Well, here we are folks: The end of the end of Assassination Classroom. (I know I’ve used that first sentence in the previous volume reviews, but let’s roll with it.) Considering volume 20 is the climactic battle, volume 21 is the somber dénouement to this tale of a class of misfits and its quirky teacher. From the moment you start reading, you know the foregone conclusion of the narrative; it’s just the story tying up some loose ends before the real finale. However, while the first half of the volume is filled with wrought emotion, the second half is a mixed bag of filler stories that pad the page count.
The twenty-first volume of Assassination Classroom begins with two facts: Korosensei is dead and Class-E will graduate the next day. What follows are three heartfelt chapters chronicling the life and times of the students during and after this moment. We take a subdued look back at the class and its development, and even the dastardly characters in the story get some closure (and a couple people get the comeuppance they deserve).
The art here is centered more towards a sad and soft tone rather than the hyperactive action in the previous volumes. While there are bits and pieces of humor and action here, the mood portrayed is emotional and nostalgic. The actions of Class-E have come up to this point, and the character development is shown in a scant few pages; I struggle to keep up with most ensemble casts in manga, but Matsui’s characterization for each of the members of Class-E remains distinct.
Chapters 179 and 180 really tie up the loose ends with the story, as they act as a “where are they now?” epilogue. To see how Korosensei has affected these children is a positive and endearing act, and it cements a wonderful message of how teachers can change their students for the better (even if it’s for assassination). While I’d rather not spoil the results of a few of the characters, the chapters are a nice sendoff to the remaining cast.
That being said, I’m not sure I wanted these last three chapters to be in their own volume; including them in volume 20 would have been a better option. That’s because while it is a great way to end the series, volume 21 ends with the inclusion of two extra stories. One of them feels like actual filler (actually created to promote the second live-action film in Japan), while the other is a one-shot that Matsui created for a pitch.
The first story is four chapters long and acts as a side story for Korosensei as he hides away from his students during winter break. Along the way, he meets a motley crew of assassins who want to find his secret hideout, while the owner of the place they hang out gets in trouble with a local loan shark. The owner’s daughter, Hotaru, looks similar to Nagisa (a fact that is humorously lampshaded by Korosensei), and wants to help out after the owner is kidnapped. It’s a story that’s reminiscent of the Kyoto trip arc (which, mind you, was covered in the early chapters), and as such, doesn’t feel too involving. It’s a shame too, since this is where the action and comedy come in; we get to see what Korosensei really does when he’s not around the classroom, and it’s pretty hilarious. However, the story doesn’t hold any bearing to the main plot, and since the manga was finished by this point, doesn’t really make a dent in character development either (the characters introduced aren’t mentioned again).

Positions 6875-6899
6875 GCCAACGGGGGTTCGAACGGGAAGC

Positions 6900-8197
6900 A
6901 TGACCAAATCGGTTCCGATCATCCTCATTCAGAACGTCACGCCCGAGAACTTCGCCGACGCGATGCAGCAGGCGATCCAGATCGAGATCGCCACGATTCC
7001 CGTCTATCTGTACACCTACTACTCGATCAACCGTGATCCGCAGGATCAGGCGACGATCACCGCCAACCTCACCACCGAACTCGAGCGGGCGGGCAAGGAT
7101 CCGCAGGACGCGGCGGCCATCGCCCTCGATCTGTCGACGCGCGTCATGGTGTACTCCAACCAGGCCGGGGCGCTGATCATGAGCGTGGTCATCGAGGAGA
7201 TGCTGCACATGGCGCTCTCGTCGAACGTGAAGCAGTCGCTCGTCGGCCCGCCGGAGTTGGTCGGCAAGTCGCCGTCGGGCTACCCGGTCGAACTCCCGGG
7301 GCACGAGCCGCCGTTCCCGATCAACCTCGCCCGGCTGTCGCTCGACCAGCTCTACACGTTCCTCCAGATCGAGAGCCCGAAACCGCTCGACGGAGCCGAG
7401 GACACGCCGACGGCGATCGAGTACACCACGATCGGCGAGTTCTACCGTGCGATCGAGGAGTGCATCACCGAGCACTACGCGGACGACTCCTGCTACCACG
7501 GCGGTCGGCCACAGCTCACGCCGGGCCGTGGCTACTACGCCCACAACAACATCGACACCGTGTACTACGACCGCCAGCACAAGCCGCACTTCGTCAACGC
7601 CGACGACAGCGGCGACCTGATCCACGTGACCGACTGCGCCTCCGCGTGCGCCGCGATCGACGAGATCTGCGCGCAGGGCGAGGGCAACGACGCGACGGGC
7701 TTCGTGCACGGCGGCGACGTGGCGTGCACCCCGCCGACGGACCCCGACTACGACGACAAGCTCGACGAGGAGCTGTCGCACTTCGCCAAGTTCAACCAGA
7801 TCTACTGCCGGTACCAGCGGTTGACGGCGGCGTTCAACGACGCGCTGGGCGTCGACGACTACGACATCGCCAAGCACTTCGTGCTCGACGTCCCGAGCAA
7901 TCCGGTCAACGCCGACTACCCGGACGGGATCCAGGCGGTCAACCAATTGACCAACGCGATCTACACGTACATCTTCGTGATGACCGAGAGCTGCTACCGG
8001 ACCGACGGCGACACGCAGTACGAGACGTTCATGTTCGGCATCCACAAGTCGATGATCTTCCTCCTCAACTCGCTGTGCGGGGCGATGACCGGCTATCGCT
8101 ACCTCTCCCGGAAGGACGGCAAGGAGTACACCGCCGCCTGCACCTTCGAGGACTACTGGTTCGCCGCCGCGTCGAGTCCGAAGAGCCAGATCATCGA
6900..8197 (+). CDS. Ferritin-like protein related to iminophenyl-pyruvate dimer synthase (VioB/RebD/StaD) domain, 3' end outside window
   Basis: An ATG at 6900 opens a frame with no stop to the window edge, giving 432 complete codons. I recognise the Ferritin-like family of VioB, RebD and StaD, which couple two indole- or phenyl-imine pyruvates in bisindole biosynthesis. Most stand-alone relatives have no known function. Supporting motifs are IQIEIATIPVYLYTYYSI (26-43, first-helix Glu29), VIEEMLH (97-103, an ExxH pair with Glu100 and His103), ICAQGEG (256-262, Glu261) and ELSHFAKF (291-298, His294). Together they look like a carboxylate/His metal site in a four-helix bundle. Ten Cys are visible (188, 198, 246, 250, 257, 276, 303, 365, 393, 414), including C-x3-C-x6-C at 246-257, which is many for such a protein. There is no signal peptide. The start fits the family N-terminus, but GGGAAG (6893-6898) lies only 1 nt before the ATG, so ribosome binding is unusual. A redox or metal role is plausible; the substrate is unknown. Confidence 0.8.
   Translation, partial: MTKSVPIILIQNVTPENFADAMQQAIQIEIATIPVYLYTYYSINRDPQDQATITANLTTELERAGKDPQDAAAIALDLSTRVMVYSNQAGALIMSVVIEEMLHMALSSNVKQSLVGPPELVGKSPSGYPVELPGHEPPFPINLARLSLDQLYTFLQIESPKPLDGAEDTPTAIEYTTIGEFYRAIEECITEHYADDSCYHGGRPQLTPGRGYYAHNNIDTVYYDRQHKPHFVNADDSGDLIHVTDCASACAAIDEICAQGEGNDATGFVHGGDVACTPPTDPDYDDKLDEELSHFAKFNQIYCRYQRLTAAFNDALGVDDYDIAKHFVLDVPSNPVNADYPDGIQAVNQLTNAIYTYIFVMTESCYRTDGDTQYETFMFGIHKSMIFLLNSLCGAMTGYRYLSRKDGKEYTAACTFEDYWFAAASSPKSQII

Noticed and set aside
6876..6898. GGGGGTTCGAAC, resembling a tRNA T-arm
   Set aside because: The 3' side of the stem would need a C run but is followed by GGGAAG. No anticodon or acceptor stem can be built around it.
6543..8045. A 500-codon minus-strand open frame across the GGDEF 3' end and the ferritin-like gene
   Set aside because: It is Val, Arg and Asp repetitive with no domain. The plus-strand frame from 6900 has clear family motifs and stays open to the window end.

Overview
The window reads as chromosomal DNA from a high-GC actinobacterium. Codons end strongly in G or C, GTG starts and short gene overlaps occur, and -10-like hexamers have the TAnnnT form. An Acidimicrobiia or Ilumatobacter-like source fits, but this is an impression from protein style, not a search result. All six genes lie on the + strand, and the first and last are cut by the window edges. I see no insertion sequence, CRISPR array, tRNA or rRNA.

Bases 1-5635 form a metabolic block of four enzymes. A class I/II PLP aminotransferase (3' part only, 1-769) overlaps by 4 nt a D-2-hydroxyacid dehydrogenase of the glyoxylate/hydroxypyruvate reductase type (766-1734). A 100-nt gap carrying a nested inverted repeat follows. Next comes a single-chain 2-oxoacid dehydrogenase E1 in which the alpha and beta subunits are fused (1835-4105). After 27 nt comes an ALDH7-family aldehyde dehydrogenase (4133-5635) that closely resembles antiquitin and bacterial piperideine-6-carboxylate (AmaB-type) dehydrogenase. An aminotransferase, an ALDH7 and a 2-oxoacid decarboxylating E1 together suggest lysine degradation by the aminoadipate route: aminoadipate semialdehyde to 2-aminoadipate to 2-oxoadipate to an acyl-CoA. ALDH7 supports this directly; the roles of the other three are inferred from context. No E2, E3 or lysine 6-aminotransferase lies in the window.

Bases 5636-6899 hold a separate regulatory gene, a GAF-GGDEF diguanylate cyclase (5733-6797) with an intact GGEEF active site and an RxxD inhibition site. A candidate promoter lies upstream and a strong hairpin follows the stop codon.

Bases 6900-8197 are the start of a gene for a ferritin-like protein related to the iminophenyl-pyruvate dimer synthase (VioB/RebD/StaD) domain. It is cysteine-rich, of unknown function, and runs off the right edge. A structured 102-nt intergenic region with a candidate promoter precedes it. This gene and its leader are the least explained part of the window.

The second included extra, however, is a standalone one-shot that acted as a rejected manga pitch. Entitled Tokyo Department Store War Journal, it tells the story of a girl looking for the perfect gift for her father in a department store. One big problem with that: the store she’s in is a mutated tower full of sentient items, which are eldritch abominations that are willing to kill any bounty hunters traversing within the tower’s depths. Along the way, she meets a selfish yet proficient hunter, who protects her in exchange for some wealth. It’s a story that feels like Bobobo-bo Bo-bobo mixed with Let it Die, and it’s simultaneously grotesque and hilarious. I loved the interactions between the two main characters (a weak but well-meaning kid and a childish yet talented hunter), and it reminded me of the former’s main protagonists. The monster designs morphed mundane objects into frightening monstrosities, and they were pretty detailed. The action scenes here were pretty fluid, and I liked the pacing of the one-shot. It’s a shame that this wasn’t expanded into its own series, but it was a fun romp that was a better inclusion than the first story.
Assassination Classroom Volume 21
The final volume of Assassination Classroom might be bogged with filler in the second half, but it’s packed with loving emotion that sends the students of Class-E to a wonderful ending. We will miss the adventures of the killer class, but it was a wonderful journey to take.